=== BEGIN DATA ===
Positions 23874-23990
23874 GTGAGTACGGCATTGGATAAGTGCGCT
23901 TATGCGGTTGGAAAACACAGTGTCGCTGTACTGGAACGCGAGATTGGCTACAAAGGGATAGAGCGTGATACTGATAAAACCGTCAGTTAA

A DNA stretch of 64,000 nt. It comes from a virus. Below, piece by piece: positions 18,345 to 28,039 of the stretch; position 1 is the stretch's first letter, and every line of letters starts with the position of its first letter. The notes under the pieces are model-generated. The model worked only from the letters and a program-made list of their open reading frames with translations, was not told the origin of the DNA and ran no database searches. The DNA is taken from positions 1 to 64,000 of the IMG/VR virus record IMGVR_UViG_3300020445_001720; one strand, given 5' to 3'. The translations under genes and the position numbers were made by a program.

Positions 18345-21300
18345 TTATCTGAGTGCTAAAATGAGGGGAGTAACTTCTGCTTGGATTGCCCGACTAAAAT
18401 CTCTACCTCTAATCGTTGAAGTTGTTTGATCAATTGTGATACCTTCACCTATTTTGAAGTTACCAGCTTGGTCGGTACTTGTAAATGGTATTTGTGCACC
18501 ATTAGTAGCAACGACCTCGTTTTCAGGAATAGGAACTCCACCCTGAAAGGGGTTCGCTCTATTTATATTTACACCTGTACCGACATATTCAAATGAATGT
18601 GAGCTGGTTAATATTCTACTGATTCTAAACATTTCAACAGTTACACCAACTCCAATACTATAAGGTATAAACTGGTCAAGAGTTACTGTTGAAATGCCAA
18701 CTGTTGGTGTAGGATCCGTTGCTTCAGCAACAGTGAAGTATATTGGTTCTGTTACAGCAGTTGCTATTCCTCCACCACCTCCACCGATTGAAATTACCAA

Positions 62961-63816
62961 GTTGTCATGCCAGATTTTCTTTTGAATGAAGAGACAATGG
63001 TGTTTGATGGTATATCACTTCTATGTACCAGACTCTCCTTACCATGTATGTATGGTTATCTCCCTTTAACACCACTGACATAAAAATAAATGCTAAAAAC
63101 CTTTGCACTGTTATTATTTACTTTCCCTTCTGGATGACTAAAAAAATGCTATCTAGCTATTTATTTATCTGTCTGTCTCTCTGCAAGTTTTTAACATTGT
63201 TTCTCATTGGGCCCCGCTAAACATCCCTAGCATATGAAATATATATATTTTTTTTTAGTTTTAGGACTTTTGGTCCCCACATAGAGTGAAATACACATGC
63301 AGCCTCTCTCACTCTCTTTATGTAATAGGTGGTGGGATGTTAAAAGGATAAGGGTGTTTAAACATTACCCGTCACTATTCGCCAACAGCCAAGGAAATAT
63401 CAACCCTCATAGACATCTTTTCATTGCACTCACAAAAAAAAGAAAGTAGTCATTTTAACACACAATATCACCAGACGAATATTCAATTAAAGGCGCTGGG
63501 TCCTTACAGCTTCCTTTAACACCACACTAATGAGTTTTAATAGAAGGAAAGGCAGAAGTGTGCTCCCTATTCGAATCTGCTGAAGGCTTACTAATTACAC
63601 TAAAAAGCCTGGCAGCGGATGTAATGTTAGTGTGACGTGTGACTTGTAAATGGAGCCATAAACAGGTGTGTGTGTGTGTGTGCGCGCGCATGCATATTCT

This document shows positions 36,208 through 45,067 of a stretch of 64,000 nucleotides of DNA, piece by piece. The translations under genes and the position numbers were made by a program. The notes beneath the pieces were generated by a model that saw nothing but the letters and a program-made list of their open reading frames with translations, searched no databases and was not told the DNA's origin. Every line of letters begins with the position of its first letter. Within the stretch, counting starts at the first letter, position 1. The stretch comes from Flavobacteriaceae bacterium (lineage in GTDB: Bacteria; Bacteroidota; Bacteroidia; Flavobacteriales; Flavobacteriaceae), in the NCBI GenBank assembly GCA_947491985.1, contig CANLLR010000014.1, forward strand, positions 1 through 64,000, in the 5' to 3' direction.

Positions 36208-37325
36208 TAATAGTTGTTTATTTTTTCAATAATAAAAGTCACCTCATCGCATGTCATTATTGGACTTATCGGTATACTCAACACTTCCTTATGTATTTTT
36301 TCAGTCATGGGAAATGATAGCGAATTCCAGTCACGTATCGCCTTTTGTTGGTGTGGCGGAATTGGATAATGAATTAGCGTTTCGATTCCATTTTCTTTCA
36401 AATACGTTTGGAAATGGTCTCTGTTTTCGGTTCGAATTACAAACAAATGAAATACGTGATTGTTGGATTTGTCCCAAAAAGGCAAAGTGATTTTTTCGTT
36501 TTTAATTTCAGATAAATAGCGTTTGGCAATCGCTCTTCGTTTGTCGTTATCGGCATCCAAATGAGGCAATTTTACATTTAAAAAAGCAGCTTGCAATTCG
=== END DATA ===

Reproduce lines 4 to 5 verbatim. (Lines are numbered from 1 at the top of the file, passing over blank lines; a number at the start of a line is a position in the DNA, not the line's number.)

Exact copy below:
A DNA stretch of 64,000 nt. It comes from a virus. Below, piece by piece: positions 18,345 to 28,039 of the stretch; position 1 is the stretch's first letter, and every line of letters starts with the position of its first letter. The notes under the pieces are model-generated. The model worked only from the letters and a program-made list of their open reading frames with translations, was not told the origin of the DNA and ran no database searches. The DNA is taken from positions 1 to 64,000 of the IMG/VR virus record IMGVR_UViG_3300020445_001720; one strand, given 5' to 3'. The translations under genes and the position numbers were made by a program.

Positions 18345-21300